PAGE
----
To confirm whether any changes have happened in the documents needed and that the DD is still for Rs. 1935, call the US Embassy at (011)-419 0103 / 5 / 2. An answering machine will tell you all the documents you need to present at this window.

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Action Point 4

Action:This may not be longest queue you will join, but it certainly is the most uncomfortable, since it's out in the heat. Now would be a good time to fill up the latest form you received, to continue with that book or to catch a drink across the road in the park. An umbrella would prove useful here in case of rain or sun, if you're not the shy type. You could also carry a water bottle with you for this part.

Time Required:

Upto 9 AM, almost nil. Queue 2 is non-existent: everybody goes straight in.

9 - 10 AM, you have to wait 30 - 60 minutes.

After 10 AM, queue 1 is almost over, and queue 2 is a mile long. You could wait for a long time, or be asked to come the next day, early morning, where you enter at Action Point 5 directly at 8:30 AM.

Shortcut: A neat way to minimize waiting time in queue 2 is to "make friends" with someone in queue 1 while you're waiting. It is even better if you bring someone from home, if you have the guy who came in queue 1 for you still around or if you have a friend who is also applying this year come with you so you can apply together. Now, when you're waiting in queue 1, this person can wait in queue 2 for you. When you finish with queue 1, you can join him in the middle of queue 2. The only catch is if queue 2 moves faster than queue 1, and you have this friend reach the beginning and not want to go in: that could raise eyebrows.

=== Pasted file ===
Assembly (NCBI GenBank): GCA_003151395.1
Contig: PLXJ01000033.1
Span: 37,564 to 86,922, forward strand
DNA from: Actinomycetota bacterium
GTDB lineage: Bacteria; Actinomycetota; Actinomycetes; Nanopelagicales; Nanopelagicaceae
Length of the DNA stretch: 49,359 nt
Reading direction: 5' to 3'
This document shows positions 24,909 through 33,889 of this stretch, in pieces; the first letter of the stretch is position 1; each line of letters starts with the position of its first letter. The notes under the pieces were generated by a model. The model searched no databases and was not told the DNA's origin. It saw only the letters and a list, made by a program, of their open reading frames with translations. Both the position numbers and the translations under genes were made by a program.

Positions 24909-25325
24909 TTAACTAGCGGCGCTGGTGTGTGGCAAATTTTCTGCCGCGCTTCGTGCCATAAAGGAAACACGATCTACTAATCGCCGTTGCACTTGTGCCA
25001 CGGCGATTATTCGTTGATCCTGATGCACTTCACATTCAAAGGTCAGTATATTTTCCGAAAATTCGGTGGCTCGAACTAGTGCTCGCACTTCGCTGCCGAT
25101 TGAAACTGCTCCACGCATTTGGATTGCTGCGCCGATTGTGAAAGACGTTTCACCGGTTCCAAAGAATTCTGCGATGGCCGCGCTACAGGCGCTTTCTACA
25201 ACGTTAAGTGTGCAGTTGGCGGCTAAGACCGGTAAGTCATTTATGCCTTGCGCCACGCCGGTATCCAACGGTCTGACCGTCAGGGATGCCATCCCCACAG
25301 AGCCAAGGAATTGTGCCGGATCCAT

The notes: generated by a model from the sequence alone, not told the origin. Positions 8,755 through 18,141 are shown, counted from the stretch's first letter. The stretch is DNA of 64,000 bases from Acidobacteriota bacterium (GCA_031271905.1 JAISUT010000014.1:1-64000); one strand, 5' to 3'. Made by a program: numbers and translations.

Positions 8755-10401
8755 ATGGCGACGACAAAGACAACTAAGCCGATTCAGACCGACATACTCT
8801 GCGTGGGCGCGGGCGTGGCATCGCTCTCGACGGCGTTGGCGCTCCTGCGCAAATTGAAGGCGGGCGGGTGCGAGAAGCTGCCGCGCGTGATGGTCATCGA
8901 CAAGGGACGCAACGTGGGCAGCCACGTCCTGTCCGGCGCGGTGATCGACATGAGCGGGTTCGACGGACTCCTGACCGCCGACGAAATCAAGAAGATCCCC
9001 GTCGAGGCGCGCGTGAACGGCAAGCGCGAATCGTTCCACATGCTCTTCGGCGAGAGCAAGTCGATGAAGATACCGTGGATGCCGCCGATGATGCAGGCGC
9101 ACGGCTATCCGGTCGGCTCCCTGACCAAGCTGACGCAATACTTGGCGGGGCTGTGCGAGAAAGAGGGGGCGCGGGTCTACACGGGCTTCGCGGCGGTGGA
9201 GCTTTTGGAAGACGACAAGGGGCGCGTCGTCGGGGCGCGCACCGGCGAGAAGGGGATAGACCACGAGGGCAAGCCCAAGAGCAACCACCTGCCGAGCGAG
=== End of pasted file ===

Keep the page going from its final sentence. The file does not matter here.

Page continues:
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Action Point 5

Action: You and your baggage are physically searched here. You: Hand held metal detectors, Bags: Airport type detectors. You may form a minor queue here while people ahead of you get checked.

Time Required: 2 minutes

Shortcuts: Just keep your school bags / hand bags open and papers ready for scrutiny to spped things up.

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Action Point 6

Action: Here is another long queue: though, it is the most comfortable. You can buy a snack from the snack bar strategically placed alongside, stacked with Coke cans (only), Mars, Snickers and other assorted prohibitively priced irresistible American candies. There is no sun overhead. The place is Air Conditioned. And you may even get to sit if you're lucky.

Time Required: 30 - 60 minutes, depending upon the time of the day.

Shortcuts: If you've come with your family, only one person needs to stand in the queue. Others can sit in the seats in the middle of the waiting area. If not, use the "friend" you made in queue 1. Both of you can take turns sitting while the other waits in the queue with your place.

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Action Point 7

Action: This is where all the action is. The person sitting here (most probably an American) will go through your papers and decide which queue you go to in queue 5 and which counter you go to after that. He also decides whether you are a genuine case, a doubtful case, or a gone case. Based upon this, he will send you to counter 1, 2 or 3 respectively (this is only after talking to people that day, the numbers may change everyday, for all I know). He does this by going through your papers, looking at your appearance, making small talk with you, or asking you general questions like "what course are you going for ?" (for an F1), "what skills do you have ?" (for an H1), "where do you plan to go ?" (for a travel visa). Most student visa applicants to good ranked universities and 3-4th time travelling applicants are sent to counter 1. Most second time applicants are sent to other counters.

Time Required: 30 secs - 2 minutes

Shortcuts: Show him that you know English. Sound confident. Don't be hesitant, don't be nervous, don't stammer. Try to be casual, and make small talk. He's a nice guy, and he knows English, Hindi and Punjabi (to my knowledge), so don't fool around with him. This'll save a lot of time later, on the counter. Off the record, this guy is quite lenient and you have a good chance of getting your F-1 if he's around (as he has been since 1997).